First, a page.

Argentina revives 'soy dollar' exchange rate

The country hopes to rev up soy exports
calendar icon 28 November 2022
clock icon 2 minute read

Argentina on Friday announced a more generous exchange rate for US dollars brought in through soy exports until the end of the year, seeking to rev up exports of its top cash crop and bring much-needed dollars to central bank coffers, reported Reuters.

The 230 pesos per US dollar exchange rate for soybeans and their derivatives will start on Monday, Economy Minister Sergio Massa said following a meeting with farm sector leaders. Currently, the official rate hovers around 165 pesos.

"We're doing this with the conviction that by aligning incentives it will allow us to strengthen reserves," said Massa, who anticipated collecting at least $3 billion.

The policy is aimed at encouraging exports as many Argentines fear further weakening of the local currency amid sky-high inflation, and some farmers have preferred to keep soybeans in storage versus selling at unfavorable terms.

Argentina is the world's top exporter of processed soy oil and meal, as well as a major global supplier of corn and wheat.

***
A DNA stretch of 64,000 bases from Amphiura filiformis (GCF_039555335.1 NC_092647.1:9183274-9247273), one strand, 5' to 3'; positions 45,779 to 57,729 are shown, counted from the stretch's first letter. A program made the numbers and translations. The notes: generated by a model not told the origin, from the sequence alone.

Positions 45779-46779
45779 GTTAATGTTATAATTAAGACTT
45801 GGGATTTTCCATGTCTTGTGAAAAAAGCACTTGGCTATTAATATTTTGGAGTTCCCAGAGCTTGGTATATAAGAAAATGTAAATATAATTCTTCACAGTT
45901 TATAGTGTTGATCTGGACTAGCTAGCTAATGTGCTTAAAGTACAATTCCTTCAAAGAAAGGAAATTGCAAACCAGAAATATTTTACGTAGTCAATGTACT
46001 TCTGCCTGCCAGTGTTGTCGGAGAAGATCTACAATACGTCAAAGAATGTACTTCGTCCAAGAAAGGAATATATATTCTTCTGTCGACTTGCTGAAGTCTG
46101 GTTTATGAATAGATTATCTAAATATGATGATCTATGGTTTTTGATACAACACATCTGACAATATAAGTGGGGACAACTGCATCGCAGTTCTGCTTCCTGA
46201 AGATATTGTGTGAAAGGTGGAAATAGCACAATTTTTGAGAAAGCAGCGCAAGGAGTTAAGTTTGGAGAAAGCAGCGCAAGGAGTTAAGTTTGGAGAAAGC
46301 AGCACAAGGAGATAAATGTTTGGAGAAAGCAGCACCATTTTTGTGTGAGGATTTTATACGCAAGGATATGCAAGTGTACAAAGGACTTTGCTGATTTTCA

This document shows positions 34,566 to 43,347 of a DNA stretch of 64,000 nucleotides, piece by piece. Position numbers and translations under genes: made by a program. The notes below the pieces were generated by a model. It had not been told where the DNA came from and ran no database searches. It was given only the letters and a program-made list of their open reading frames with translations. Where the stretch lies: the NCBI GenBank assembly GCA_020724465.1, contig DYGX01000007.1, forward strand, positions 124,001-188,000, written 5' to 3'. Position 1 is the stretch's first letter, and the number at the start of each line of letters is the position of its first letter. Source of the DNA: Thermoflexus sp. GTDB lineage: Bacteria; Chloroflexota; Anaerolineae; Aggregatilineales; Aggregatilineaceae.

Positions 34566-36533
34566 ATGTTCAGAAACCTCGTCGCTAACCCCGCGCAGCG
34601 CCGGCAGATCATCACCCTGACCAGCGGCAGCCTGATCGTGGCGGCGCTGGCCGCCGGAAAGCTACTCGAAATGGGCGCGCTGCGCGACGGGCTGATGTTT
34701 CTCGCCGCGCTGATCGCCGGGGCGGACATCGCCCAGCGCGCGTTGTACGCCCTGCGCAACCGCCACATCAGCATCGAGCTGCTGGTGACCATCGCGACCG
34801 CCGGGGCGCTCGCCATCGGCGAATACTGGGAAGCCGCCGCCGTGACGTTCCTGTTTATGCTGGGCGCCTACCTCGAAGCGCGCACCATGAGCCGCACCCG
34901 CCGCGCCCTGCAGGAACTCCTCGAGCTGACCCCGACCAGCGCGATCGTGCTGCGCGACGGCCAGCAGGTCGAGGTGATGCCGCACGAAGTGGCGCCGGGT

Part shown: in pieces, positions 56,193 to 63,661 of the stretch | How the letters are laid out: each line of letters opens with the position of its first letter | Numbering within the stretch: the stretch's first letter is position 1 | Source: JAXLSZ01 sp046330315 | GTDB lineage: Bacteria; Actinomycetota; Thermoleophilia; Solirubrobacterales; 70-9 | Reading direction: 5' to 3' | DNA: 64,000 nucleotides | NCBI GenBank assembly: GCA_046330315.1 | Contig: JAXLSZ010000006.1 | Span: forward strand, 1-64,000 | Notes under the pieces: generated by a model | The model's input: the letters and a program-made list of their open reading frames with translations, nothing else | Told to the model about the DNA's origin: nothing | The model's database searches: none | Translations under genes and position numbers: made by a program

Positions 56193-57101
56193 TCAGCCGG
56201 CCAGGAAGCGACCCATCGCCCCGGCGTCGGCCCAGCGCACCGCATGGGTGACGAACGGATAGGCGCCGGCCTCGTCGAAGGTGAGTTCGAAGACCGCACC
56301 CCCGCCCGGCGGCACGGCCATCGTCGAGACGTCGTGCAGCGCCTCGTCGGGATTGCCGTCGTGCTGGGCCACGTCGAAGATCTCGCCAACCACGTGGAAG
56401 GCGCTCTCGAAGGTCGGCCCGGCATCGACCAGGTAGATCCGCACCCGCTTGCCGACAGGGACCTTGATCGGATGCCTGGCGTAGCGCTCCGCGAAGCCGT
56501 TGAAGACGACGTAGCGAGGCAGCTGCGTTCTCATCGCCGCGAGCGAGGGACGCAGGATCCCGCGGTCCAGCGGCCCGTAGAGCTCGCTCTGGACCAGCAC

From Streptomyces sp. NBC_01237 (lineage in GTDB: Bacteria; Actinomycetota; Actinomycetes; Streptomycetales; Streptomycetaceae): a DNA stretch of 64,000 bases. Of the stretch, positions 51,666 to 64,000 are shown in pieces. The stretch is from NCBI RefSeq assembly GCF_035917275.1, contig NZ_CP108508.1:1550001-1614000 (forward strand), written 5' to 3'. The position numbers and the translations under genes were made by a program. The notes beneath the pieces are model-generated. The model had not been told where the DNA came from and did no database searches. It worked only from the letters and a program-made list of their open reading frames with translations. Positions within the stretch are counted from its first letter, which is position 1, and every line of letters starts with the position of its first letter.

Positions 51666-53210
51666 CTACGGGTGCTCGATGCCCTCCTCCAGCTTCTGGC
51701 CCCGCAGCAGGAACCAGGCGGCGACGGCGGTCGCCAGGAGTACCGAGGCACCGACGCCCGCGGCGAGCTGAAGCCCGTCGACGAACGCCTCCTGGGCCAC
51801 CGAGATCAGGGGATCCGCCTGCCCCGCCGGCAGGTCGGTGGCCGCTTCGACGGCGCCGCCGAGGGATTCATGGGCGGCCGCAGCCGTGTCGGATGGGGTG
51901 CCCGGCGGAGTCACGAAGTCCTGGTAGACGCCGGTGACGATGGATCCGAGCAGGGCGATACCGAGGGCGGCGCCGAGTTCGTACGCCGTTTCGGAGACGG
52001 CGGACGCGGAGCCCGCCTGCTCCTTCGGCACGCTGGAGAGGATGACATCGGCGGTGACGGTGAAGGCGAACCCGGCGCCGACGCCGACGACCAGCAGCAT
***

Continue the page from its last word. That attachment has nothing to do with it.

The country's central bank is looking to bolster its international currency reserves, needed in large part to meet debt payments.

In September, the government dramatically boosted soy exports with its earlier "soy dollar" policy when exporters could tap a rate of 200 pesos per dollar, compared to an official exchange rate at the time of around 150 pesos per dollar.

The latest "soy dollar" rate includes an inflation update, one source told Reuters.

The September measure brought in almost $8 billion to the country, with around $5 billion remaining in central bank reserves.

The latest move generated some opposition from the country's agricultural sector.

Carlos Achetoni, president of the Argentine Agrarian Federation, said earlier on Friday he would not attend the meeting with Massa, insisting that the government policymakers should end the proliferation of multiple exchange rates.

"You have to look for a single (exchange) parity," he said.

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